How Modern Science Came into the World
by H. Floris Cohen
Publisher: Amsterdam University Press 2010
Number of pages: 825
A vision of the Scientific Revolution as made up of six distinct yet narrowly interconnected, revolutionary transformations, each of some twenty-five to thirty years' duration. The author explains how modern science could come about in Europe rather than in Greece, China, or the Islamic world.
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by Peter Caws - University of California Press
Peter Caws provides a fresh treatment of some of the most vexing problems in the philosophy of science: explanation, induction, causality, evolution, discovery, artificial intelligence, and the social implications of technological rationality.
- National Academies Press
A well-written resource for understanding the principles of responsible research. This is an excellent guide, not only for seasoned scientists and research administrators, but also for newcomers to the field of science and research administration.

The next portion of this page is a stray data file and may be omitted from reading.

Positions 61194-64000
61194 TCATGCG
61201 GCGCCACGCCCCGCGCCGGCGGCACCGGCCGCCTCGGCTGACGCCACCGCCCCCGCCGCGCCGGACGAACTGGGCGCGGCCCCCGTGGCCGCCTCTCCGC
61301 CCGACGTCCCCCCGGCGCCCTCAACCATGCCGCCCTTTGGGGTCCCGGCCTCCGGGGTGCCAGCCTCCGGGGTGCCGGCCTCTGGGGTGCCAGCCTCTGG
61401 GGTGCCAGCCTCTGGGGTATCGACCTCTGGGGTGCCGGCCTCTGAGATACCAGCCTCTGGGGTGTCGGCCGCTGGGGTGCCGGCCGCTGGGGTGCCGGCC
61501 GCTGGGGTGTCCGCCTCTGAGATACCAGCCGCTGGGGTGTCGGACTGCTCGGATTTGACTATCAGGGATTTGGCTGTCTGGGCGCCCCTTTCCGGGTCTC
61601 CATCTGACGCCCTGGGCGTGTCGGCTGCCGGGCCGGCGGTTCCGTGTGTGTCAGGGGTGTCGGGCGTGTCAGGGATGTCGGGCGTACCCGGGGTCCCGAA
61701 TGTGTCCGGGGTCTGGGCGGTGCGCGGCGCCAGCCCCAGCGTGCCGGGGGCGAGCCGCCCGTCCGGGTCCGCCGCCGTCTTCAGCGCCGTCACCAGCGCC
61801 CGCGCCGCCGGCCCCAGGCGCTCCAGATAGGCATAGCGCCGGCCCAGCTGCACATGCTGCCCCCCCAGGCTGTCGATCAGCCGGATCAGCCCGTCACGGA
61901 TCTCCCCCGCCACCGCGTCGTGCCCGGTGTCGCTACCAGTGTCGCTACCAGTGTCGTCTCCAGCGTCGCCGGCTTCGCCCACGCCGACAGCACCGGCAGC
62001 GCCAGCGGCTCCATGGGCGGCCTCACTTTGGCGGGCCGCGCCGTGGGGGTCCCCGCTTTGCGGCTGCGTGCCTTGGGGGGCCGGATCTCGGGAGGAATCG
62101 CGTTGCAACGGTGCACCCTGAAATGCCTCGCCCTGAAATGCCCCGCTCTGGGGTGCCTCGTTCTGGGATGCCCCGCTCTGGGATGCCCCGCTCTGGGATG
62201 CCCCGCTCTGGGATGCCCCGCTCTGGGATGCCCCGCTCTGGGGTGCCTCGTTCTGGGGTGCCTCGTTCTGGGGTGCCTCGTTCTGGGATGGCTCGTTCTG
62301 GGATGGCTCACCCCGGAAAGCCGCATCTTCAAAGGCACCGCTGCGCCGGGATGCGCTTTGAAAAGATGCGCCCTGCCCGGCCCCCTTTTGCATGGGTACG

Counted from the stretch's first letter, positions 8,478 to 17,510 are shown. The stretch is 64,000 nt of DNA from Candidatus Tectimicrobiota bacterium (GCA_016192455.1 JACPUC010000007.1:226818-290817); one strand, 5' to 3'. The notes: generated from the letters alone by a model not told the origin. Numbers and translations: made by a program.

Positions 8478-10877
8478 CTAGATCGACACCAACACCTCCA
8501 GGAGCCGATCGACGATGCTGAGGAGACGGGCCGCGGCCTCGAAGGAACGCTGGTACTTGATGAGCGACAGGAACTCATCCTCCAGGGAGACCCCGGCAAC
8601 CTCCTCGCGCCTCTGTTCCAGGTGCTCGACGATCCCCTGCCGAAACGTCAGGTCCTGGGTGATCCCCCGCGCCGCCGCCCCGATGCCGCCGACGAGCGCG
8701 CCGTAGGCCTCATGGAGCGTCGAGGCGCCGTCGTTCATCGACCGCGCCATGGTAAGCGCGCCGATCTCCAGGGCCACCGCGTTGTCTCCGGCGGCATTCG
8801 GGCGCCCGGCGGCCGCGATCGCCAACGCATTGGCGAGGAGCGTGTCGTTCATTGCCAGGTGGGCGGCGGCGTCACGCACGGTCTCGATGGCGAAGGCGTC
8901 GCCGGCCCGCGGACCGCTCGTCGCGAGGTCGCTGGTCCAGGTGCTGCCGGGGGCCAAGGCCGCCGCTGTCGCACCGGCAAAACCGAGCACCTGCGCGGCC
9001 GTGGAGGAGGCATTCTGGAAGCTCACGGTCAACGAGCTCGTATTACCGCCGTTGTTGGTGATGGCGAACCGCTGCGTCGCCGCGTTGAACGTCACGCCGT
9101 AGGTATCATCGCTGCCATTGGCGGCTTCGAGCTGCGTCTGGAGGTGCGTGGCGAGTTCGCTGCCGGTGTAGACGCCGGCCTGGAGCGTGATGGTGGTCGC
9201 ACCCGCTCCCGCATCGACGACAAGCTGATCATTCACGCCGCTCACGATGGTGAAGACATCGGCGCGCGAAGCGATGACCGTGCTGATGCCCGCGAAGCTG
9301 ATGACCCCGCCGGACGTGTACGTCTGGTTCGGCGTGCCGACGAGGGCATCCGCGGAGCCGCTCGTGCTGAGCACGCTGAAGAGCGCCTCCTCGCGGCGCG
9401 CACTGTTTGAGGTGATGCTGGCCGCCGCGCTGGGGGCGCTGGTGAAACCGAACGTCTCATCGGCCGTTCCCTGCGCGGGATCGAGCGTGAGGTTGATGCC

by Carleton Washburne - World Book Company
A collection of about 2000 questions asked by children forms the foundation on which this book is built. Rather than decide what it is that children ought to know, an attempt was made to find out what children want to know.
by G. E. R. Lloyd - University of California Press
Lloyd's masterly book offers a fascinating and persuasive picture of ancient Greek scientists at work, a complex analysis involving a wide range of issues. Lloyd handles the labyrinthine and often problematic evidence with delicacy and skill.